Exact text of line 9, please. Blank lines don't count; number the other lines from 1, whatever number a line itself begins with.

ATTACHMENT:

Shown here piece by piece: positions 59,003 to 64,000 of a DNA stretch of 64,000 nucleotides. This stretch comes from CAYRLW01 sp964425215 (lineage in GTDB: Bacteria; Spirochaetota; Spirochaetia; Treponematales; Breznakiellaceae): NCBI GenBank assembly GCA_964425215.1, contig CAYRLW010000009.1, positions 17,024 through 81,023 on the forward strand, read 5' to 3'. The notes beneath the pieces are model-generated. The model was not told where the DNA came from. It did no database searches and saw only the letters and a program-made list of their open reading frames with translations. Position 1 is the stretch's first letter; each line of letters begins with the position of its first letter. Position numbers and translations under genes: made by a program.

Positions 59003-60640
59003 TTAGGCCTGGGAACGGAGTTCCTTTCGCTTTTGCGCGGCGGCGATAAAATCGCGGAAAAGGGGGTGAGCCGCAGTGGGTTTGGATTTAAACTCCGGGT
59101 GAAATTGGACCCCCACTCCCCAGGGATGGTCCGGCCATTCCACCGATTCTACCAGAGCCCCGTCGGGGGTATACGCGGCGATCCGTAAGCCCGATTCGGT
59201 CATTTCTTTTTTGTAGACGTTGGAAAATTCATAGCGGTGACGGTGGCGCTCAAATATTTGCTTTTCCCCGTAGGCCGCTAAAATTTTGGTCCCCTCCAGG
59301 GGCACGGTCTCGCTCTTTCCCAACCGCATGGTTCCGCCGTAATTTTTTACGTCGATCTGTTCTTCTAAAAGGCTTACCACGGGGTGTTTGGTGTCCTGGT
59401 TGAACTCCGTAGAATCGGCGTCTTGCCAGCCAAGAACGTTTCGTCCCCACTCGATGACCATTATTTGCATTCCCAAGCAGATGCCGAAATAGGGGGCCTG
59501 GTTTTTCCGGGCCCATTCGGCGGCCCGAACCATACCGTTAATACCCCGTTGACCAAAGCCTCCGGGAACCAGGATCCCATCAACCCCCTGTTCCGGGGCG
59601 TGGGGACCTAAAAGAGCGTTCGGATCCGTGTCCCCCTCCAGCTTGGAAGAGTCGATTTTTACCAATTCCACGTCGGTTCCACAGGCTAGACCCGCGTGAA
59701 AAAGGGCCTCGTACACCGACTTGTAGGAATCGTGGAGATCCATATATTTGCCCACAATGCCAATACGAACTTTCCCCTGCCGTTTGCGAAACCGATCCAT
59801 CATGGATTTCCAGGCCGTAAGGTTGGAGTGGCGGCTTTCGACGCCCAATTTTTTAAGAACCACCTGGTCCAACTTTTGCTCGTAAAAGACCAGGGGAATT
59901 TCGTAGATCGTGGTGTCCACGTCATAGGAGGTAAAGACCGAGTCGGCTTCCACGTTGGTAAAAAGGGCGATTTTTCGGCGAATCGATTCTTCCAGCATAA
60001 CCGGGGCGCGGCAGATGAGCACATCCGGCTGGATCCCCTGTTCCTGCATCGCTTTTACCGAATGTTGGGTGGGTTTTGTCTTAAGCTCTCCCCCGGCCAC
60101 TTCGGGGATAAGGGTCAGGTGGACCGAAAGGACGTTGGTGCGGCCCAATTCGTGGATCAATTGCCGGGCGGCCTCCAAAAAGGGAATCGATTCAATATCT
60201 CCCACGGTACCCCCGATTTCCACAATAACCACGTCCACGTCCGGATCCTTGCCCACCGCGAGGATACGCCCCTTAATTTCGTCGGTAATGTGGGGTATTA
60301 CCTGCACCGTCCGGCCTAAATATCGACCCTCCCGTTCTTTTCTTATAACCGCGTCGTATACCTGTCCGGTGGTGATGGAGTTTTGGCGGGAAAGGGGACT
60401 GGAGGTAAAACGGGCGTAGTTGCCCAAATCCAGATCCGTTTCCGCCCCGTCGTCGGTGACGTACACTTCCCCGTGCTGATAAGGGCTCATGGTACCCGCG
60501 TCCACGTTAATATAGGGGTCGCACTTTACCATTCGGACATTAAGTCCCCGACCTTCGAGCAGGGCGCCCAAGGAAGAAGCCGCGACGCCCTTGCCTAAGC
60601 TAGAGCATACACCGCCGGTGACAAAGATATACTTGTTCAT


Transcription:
59601 TGGGGACCTAAAAGAGCGTTCGGATCCGTGTCCCCCTCCAGCTTGGAAGAGTCGATTTTTACCAATTCCACGTCGGTTCCACAGGCTAGACCCGCGTGAA